Projects for the betterment of future generations

What are your recommendations for anyone embarking on a journey writing about such a topic?

It’s so important that we realise these projects for the betterment of future generations, but this kind of thing will not make you money. You must do it because you believe in it and you need to see it reaslied, otherwise you’ll end up resenting how much time of your life it takes.

I’m proud of what we’ve achieved and overcome and I see the difference it’s making when we run workshops or parents or teachers post pictures on social media. I hope one day religious or race based persecution is a thing we read about and can’t imagine. And I don’t mind that it’s taken a huge part of the last few years of my life and eaten into my income because I love it and I believe in it.

What are your favorite multi-cultural sources of inspiration when it comes to children books?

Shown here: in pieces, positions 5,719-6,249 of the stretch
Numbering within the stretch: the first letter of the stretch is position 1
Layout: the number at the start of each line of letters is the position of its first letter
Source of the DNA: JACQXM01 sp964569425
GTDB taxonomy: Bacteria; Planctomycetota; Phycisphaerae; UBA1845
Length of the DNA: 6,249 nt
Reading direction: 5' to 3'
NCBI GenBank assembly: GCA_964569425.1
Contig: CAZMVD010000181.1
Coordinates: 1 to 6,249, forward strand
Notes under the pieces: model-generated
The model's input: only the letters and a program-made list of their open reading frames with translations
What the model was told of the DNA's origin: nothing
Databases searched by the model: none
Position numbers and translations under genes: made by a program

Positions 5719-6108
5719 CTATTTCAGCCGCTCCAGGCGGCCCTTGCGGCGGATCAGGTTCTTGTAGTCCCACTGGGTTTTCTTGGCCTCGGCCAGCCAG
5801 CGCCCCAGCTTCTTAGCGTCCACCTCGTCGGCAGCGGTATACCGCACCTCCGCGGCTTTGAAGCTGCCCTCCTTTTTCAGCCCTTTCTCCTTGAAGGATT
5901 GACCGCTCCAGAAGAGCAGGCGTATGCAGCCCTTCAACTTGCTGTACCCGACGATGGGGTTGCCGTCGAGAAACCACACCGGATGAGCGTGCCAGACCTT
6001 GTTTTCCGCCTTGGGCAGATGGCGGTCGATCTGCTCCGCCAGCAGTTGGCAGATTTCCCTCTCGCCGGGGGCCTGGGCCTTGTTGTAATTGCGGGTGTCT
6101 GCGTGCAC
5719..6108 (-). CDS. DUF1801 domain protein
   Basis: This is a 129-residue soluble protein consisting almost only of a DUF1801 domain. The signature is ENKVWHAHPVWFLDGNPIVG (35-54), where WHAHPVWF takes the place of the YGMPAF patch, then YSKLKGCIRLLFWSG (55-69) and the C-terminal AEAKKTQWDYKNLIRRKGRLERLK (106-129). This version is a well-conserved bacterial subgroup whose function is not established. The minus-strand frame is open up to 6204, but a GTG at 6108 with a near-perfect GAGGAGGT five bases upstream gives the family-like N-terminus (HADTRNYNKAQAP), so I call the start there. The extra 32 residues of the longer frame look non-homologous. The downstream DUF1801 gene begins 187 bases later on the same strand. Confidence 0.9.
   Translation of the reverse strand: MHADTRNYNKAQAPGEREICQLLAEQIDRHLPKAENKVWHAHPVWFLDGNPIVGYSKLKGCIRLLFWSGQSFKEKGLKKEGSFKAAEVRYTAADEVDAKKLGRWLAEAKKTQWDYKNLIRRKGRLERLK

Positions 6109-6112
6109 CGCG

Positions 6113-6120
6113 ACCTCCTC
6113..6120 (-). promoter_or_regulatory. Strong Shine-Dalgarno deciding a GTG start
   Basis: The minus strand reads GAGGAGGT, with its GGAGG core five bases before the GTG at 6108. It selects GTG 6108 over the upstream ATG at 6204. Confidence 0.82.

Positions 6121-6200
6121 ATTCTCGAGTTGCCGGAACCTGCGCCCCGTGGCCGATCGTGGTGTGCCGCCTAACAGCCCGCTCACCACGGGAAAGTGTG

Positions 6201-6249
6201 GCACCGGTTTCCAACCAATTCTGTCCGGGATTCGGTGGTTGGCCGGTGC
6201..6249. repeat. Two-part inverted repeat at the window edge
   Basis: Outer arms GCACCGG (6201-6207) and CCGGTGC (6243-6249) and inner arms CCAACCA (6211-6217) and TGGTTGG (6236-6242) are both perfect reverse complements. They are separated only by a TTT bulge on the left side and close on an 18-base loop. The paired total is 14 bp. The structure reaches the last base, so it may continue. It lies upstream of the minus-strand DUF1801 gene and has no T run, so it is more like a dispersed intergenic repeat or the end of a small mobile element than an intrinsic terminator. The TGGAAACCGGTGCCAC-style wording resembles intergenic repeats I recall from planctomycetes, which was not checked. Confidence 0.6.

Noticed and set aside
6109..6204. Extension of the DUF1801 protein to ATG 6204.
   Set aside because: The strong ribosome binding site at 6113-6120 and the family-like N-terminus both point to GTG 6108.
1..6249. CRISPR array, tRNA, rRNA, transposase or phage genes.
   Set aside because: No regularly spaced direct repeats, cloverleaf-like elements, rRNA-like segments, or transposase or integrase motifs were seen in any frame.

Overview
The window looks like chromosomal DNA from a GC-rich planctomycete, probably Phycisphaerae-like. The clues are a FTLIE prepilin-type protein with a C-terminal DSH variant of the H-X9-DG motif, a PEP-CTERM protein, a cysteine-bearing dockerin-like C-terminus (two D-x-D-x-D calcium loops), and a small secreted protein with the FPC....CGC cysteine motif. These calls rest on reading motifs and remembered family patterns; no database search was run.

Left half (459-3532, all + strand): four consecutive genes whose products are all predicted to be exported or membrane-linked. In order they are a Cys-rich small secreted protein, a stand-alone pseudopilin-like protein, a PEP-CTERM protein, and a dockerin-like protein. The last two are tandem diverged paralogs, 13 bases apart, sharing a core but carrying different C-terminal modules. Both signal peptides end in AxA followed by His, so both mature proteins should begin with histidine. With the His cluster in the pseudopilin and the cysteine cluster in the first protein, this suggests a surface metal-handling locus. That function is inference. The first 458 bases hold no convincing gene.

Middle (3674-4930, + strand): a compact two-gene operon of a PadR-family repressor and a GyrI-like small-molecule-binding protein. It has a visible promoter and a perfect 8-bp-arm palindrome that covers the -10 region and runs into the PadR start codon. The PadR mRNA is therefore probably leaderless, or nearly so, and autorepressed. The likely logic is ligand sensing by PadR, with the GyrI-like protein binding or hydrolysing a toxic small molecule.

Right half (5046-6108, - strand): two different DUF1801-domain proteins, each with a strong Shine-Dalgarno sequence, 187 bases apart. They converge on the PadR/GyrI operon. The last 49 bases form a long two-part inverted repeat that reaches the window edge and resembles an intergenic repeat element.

At our house we read a lot of books on repeat. Some of the favs include:
The Colour of Us
Last stop on Market Street
Ganesh’s Sweet Tooth
The Journey
Hanukkah Oh Hannukkah

What are your next writing plans?

Oh god, I can't even think past this project at the moment. We've just finished our FREE Interfaith Education Kit and are embarking on our first UK wide workshop  tour. That is currently consuming every minute of my thoughts.

Friday, April 13, 2018

Book Review: Sophia of the Silicon Valley by Anna Yen

Meet Sophia, a 20-something young girl, no Ivy League graduate, comfortably living in the fancy home of her parents, trying to boost her career. Her pushy Taiwanese mother really hopes that along the way she will maybe find some nice career-oriented partner and she will give up her professional dreams for turning into a dedicated staying-at-home wife. But plans are not supposed to happen anyway, not in this story.